Interesting interview with Jacqueline Kosecoff in Sunday's Times (http://www.nytimes.com/2009/06/21/business/21corner.html?_r=1&pagewanted=all). She had some good advice and insight into leadership that really mirrors some things that I share with clients. Here are some highlights:
- She doesn't lead all of her team's meetings. "Each one of the executives leads the meeting — it rotates in alphabetical order and we just go through the list." She said this approach gets some good outcomes: "First of all, it teaches them how to lead a meeting. It also sends a message that this meeting’s not for me, it’s for us. And it’s been my observation that at a lot of these operations meetings, everyone talks to the C.E.O., not to each other. It also teaches good meeting etiquette. People are much more, I think, respectful of how they behave in a meeting because they’re going to be leading the meeting one day. "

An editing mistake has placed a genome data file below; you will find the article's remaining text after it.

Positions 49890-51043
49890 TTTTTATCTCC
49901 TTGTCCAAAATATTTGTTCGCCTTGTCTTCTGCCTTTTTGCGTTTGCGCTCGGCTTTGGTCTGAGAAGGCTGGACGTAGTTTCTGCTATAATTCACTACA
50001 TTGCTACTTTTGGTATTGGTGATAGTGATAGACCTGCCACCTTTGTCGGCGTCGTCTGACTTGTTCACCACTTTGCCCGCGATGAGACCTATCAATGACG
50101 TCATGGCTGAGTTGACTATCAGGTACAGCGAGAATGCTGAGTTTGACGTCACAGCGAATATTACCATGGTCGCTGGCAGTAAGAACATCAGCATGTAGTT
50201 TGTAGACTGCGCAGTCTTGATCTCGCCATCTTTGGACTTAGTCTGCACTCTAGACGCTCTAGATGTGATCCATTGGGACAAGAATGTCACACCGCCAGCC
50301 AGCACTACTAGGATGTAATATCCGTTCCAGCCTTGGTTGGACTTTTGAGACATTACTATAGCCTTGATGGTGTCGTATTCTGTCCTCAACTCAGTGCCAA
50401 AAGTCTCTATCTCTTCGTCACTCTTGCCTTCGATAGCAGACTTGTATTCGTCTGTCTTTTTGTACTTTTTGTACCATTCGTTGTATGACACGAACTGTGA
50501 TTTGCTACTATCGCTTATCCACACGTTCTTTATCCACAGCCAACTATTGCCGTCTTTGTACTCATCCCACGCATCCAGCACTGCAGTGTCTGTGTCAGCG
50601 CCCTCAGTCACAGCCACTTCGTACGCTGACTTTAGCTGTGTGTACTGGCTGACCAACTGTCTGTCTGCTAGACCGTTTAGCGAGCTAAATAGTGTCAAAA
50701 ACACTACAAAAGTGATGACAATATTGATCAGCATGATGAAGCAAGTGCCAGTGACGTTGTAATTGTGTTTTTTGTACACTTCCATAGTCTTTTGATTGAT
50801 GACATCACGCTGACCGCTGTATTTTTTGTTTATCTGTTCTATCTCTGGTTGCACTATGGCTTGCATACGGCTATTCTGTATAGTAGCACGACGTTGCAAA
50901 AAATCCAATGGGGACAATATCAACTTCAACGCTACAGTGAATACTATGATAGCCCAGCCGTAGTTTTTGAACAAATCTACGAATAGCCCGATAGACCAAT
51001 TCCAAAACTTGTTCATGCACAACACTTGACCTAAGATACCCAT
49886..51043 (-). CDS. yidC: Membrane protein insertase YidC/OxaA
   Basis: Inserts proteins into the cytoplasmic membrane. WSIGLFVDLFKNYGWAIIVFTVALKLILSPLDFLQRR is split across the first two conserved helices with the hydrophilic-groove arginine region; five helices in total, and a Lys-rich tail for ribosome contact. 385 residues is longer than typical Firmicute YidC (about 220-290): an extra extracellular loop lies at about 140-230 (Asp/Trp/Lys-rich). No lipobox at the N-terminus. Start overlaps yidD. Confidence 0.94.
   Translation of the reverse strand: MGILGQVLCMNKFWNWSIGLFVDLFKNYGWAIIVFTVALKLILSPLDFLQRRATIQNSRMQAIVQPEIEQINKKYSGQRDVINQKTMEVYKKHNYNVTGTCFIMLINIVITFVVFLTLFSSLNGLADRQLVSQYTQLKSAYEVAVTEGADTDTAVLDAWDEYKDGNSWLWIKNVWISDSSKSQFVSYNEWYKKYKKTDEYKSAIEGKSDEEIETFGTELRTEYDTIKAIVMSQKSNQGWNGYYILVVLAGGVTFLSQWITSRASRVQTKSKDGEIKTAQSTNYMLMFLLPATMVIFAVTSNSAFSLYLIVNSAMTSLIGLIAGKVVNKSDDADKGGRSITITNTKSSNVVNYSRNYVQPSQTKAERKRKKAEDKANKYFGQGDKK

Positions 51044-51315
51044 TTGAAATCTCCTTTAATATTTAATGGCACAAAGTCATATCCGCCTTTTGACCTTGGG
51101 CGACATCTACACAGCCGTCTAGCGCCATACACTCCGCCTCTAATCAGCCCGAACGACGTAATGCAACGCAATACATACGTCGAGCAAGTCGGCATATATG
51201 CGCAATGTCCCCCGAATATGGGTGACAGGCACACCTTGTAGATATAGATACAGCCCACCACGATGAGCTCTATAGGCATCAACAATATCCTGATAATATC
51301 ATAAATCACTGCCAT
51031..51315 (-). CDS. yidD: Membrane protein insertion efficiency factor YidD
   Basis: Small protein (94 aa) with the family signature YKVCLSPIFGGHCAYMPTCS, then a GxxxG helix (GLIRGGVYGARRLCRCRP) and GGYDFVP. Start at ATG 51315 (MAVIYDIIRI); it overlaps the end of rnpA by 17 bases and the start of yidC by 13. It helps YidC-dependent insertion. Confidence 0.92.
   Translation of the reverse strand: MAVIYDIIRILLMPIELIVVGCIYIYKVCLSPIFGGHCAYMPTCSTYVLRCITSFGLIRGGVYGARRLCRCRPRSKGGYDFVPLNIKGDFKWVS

- She also starts meetings by asking if someone in the company needs to be acknowledged. A good idea to be sure reward and recognition is prevalent in the company.
- Kosecoff also has this to say about silence: "it is consent. If you don’t speak up in the meeting, you can’t later come back and say: 'I really hated that. I don’t want it to happen.'" I would add that silence is really abdication. It is a good idea to have each team member go on the record and state their opinion on every important issue to avoid the outcome Kosecoff describes above. I am so glad she has thought this through. Shows good leadership on her part.
- She also stresses "assume positive intent." I agree. On the great teams I have worked with and on, there is a high level of benefit of the doubt.